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Skeletal Muscle Metastasis Secondary to Adenocarcinoma of Colon: A Case Report and Review of Literature | OMICS International
ISSN: 2161-069X
Journal of Gastrointestinal & Digestive System

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Skeletal Muscle Metastasis Secondary to Adenocarcinoma of Colon: A Case Report and Review of Literature

Mutahir A Tunio1*, Mushabbab Al Asiri1, Khalid Riaz1, Wafa Al Shakwer2 and Muhannad Al Arifi3
1Radiation Oncology, Comprehensive Cancer Center, King Fahad Medical City, Riyadh-59046, Saudi Arabia
2Histopathology, Comprehensive Cancer Center, King Fahad Medical City, Riyadh-59046, Saudi Arabia
3King Saud Bin Abdul Aziz University for Health Sciences, Riyadh 11345, Saudi Arabia
Corresponding Author : Mutahir A. Tunio
Assistant Consultant
Radiation Oncology
Comprehensive Cancer Center
King Fahad Medical City, Riyadh, Saudi Arabia
Received February 21, 2013; Accepted March 16, 2013; Published March 18, 2013
Citation: Tunio MA, AlAsiri M, Riaz K, AlShakwer W, AlArifi M (2013) Skeletal Muscle Metastasis Secondary to Adenocarcinoma of Colon: A Case Report and Review of Literature. J Gastroint Dig Syst S12:002. doi: 10.4172/2161-069X.S12-002
Copyright: © 2013 Tunio MA, et al. This is an open-access article distributed under the terms of the Creative Commons Attribution License, which permits unrestricted use, distribution, and reproduction in any medium, provided the original author and source are credited.

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Introduction: Colon adenocarcinoma frequently metastasizes to the liver, regional lymph nodes, lungs and peritoneum. However, metastasis to the skeletal muscles is extremely rare manifestation of colon adenocarcinoma. To date, only few cases have been reported in the literature. Skeletal muscle metastasis from colon adenocarcinoma usually remains asymptomatic or manifest as swelling and are associated with dismal prognosis. Case presentation: A 28 years old Saudi man known case of adenocarcinoma of transverse colon treated with extended hemi-colectomy and chemotherapy one year back, presented with abdominal wall swelling and right buttock swelling since 8 months. Physical examination revealed right gluteal mass of size 3×2 cm and abdominal wall mass of size 2×2cm. Rest of examination was unremarkable. Computed tomography-Positron emission tomography (CT-PET) showed 3×2 cm lobulated mass arising from gluteus maximus muscle and another mass in rectus abdominis muscle. Incisional biopsy confirmed the metastatic adenocarcinoma of colon. Patient subsequently underwent palliative radiotherapy followed by systemic chemotherapy. At time of publication, patient was alive with progressive disease. Conclusion: Skeletal muscles metastases are rare manifestation of adenocarcinoma of colon and searching for the primary focus in a patient with skeletal muscle metastasis, colon cancer should be considered as differential diagnosis.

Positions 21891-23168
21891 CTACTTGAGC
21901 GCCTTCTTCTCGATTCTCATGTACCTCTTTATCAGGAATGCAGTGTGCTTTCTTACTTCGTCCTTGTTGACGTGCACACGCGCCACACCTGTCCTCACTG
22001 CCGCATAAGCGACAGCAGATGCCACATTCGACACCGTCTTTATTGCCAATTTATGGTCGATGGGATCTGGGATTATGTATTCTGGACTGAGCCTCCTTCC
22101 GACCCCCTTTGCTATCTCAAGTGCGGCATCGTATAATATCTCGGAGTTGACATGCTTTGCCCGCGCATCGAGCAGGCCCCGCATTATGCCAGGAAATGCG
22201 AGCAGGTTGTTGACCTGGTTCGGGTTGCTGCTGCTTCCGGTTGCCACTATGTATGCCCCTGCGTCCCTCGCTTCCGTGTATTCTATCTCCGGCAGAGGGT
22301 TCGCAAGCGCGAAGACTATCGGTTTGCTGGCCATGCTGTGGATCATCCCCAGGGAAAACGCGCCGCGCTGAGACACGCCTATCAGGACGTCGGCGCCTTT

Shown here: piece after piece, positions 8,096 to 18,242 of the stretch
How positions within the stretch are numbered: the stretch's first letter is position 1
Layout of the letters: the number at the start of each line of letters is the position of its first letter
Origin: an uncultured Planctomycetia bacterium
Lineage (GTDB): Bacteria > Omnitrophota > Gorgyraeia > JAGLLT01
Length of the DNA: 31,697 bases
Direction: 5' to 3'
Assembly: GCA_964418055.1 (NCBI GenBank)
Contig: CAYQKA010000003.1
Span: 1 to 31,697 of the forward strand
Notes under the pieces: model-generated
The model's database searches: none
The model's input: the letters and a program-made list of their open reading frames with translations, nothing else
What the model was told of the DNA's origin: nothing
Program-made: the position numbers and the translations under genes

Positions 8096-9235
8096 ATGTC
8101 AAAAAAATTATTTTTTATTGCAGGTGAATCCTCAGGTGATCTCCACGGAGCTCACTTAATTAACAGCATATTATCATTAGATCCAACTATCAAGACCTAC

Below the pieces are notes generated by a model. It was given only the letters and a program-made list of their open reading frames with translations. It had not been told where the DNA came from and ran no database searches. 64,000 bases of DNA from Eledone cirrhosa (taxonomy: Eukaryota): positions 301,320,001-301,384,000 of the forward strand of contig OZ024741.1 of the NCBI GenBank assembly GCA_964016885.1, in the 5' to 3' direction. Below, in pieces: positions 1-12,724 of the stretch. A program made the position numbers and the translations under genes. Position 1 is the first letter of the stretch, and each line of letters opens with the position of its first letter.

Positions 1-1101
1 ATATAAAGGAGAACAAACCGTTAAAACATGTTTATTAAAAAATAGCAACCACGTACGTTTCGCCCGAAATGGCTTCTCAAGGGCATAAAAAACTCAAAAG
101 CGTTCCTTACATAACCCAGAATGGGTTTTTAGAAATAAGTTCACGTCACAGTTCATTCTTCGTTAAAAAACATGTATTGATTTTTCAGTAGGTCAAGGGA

Colon adenocarcinoma; skeletal muscle metastasis; Rare
Colon cancer is less common in the Saudi Arabia than in its counterpart Gulf Cooperation Council (GCC) States and in the West, but the incidence is increasing, making this disease he second most common malignancy after breast cancer, ranking first among men and third among women between 1994 and 2004 [1]. In 2004, 647 new cases of colon cancer were diagnosed in the Saudi Arabia with median age of 60 years in men (range, 19-105 years) and 58 years in women (range 16- 100 years) [1].Unfortunately most colon cancers present at metastatic stages in our region, and are not amenable to upfront curative surgery.
While the liver and lung are primary targets for distant metastasis from colon cancer, the metastasis to other distant sites is rarely found. Metastasis from colon cancer to skeletal muscles is rarest manifestation, only few related case reports have been published in literature so far [2], and the prognosis is generally dismal with reported median survival from 5-12 months.
Here-in, we report a 28 years old Saudi man with skeletal muscle metastasis to gluteus maximus and rectus abdominis as manifestation of mucinous adenocarcinoma of transverse colon.
Case Presentation